Software Discrimination Is Never The Answer
Last night, as I was perusing social media, a post from a friend caught my attention. It seems that the web-types at Kogan, an online electronics retailer in Australia and the UK, have tired of the additional work required to support Internet Explorer 7, and to even the score, have imposed a 6.8% tax on shoppers using IE7.
While others were celebrating the move, as a Linux user, I was appalled. "What? Appalled? You should be cheering — it's a master stroke against evil and outdated software!"
No, no it isn't. It's discrimination, and of a type that every Linux user has suffered.
According to the blog post announcing the move, the cost of supporting IE7 (i.e., the additional development time required to accommodate IE7's lack of standards support) has grown too high, not just for Kogan, but for the internet at large. IE7 is an "antique", released in 2006, and those who have failed to update deserve to be punished for their profit-draining ways.
Customers unfortunate enough to use the abhorréd browser will be presented with this image:
Admittedly, IE7 is old. It is, however, still under extended support from Microsoft, and will be through August 2014. How exactly does that differ from RHEL 3, released in 2003, which will be supported by Red Hat until January 2014? Indeed, why is it more evil than the thoroughly outdated and unmaintained packages that grace most distributions' repositories? If anything older than a year or two is criminal, why are we committing the same crime?
I won't deny that it's a pain to ensure IE7 compatibility. As a web developer, I know it well. I'm keenly aware of the time I've spent fixing sites for IE7, and what it has cost my clients. As a business owner, I'm acutely aware of the cost of accommodating niche sections of the market. I feel the pain.
I understand the allure of a stunt like this — and let's be honest, with IE7's market share at 1.5%, this is about publicity, not profit loss. That any significant portion of Kogan's customers are using IE7 is slight at best, and infinitely dwarfed by the increased attention this self-proclaimed moral stand has attracted.
However, as a Linux user, I know what it's like to be told that my chosen software is too expensive to support. We all run up against a lack of Linux support on a regular basis, and if pressed, the responsible company is guaranteed to reply with a variant of "Sorry, supporting you would cost too much." What one of us hasn't heard "We don't have the resources", "Linux users aren't a significant segment of our market", "We have other development priorities", and a million other ways of saying "You won't bring in enough money to be worth our time"?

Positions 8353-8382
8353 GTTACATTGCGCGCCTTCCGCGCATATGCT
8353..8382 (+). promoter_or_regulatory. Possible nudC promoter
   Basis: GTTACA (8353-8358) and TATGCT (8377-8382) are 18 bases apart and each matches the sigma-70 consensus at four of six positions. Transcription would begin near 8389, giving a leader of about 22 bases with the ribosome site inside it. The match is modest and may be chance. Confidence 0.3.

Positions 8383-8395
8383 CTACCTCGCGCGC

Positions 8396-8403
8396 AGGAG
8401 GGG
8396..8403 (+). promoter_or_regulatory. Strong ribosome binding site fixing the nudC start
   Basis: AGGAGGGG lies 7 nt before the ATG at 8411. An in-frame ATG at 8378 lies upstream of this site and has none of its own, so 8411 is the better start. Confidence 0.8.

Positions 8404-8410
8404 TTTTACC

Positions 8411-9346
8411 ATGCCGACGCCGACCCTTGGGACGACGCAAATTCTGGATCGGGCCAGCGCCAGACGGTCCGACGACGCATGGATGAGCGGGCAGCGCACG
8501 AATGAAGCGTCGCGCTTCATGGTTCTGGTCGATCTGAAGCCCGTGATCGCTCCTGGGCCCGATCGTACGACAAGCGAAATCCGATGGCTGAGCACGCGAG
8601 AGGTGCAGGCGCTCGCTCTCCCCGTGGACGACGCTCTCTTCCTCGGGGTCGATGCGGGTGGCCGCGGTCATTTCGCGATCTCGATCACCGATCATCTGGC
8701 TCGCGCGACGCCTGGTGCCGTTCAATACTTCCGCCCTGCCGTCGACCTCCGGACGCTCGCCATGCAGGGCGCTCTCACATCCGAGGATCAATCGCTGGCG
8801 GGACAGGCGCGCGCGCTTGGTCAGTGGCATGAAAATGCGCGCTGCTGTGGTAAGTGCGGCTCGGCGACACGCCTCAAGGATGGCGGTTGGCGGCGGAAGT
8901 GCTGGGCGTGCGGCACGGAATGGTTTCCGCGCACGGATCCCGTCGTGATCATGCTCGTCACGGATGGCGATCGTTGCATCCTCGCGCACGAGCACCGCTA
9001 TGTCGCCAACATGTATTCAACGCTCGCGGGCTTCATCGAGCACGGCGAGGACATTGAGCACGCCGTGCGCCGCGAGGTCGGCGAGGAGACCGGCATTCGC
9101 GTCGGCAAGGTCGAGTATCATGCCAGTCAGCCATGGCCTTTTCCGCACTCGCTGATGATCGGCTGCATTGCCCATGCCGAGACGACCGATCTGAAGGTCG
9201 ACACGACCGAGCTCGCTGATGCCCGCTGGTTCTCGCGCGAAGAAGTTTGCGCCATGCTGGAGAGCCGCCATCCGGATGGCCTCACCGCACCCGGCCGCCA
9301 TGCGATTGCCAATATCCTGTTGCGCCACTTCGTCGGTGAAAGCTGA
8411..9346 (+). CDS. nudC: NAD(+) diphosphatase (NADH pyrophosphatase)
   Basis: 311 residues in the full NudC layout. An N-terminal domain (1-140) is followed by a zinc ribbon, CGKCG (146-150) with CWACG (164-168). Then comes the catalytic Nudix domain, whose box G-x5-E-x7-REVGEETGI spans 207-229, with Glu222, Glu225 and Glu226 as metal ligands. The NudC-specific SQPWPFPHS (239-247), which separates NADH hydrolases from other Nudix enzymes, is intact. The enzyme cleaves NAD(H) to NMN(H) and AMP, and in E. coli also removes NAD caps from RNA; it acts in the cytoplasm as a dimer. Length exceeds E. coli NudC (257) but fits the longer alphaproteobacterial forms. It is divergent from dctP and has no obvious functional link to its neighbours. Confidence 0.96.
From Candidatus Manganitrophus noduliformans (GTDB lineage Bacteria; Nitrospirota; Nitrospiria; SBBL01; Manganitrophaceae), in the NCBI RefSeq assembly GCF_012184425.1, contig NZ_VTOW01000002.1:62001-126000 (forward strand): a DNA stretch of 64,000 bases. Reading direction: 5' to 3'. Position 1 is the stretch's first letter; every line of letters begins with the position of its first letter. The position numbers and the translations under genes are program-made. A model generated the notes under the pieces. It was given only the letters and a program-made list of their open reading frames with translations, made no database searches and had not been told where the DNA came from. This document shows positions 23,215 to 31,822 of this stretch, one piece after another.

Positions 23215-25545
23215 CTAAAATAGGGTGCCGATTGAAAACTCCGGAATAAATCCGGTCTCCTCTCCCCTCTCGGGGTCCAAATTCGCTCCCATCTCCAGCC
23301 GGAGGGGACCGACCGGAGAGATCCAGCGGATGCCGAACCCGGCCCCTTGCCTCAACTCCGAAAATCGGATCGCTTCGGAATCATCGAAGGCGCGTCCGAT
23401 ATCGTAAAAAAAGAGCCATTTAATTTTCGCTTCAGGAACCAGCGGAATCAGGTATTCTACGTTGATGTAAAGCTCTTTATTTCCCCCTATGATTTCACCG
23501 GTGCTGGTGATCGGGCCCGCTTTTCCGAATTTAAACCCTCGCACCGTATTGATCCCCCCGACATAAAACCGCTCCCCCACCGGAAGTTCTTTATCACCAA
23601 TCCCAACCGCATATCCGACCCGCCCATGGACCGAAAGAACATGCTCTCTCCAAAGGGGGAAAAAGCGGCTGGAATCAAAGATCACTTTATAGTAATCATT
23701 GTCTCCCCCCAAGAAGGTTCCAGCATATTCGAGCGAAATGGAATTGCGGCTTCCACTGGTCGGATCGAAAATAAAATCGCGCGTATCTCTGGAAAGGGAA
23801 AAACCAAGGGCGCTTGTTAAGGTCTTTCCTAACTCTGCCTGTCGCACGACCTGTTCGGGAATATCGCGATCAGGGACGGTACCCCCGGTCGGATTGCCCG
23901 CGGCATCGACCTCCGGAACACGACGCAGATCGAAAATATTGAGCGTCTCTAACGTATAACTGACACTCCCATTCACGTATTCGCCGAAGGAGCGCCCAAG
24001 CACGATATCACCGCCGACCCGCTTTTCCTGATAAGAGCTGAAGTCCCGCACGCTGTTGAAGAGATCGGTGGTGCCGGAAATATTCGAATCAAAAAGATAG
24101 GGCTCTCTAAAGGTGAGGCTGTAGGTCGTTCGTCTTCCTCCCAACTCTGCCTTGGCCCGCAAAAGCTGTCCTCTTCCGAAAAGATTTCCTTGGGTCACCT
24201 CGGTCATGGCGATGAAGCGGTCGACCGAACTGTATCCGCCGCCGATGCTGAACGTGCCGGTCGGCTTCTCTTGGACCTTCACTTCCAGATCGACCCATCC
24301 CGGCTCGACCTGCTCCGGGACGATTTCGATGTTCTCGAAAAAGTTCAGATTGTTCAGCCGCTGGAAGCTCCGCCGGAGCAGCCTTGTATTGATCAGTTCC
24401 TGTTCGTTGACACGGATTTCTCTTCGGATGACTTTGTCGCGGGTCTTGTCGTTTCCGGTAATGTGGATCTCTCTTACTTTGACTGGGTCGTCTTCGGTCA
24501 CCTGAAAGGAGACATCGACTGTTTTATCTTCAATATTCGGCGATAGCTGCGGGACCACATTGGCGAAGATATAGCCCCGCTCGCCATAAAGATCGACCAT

To put the matter in perspective, take the oft-rumoured Steam client for Linux as an example. How would the Linux community respond if Valve announced tomorrow that a Linux client was available, but to recoup the additional cost of developing it, every game purchase would include a 6.8% Linux tax?
There is no question of what the response would be: A torch-wielding mob would descend on Valve, screaming about the evils of software discrimination and demanding the heads everyone involved be served on a silver platter. And they would be absolutely right — minus the head thing — because software discrimination is evil.
Cross-platform and cross-browser support is part of the cost of doing business. So are credit card processing fees, employee benefits, and the coffee machine in the break room. Taxing IE7 users because it's too annoying to support them is as evil as creating IE-only websites that shut out users of Firefox or Chrome. It's as evil as creating Flash sites that millions of users can't see. It is the evil of saying "You'd better do what we tell you to, or you're going to suffer for it."
It is discrimination, plain and simple. As Linux users, as open source supporters, as free software advocates, we should not be cheering prejudice applied to others, even others with whom we disagree. We have this experience. We have felt the same thing.
We should be the voices in the darkness saying "This is wrong, this cannot stand." To do otherwise is to give up what we ourselves are fighting for.
Justin Ryan is a Contributing Editor for Linux Journal.
Pick up any e-commerce web or mobile app today, and you’ll be holding a mashup of interconnected applications and services from a variety of different providers. For instance, when you connect to Amazon’s e-commerce app, cookies, tags and pixels that are monitored by solutions like Exact Target, BazaarVoice, Bing, Shopzilla, Liveramp and Google Tag Manager track every action you take. You’re presented with special offers and coupons based on your viewing and buying patterns. If you find something you want for your birthday, a third party manages your wish list, which you can share through multiple social- media outlets or email to a friend. When you select something to buy, you find yourself presented with similar items as kind suggestions. And when you finally check out, you’re offered the ability to pay with promo codes, gifts cards, PayPal or a variety of credit cards.Get the Guide
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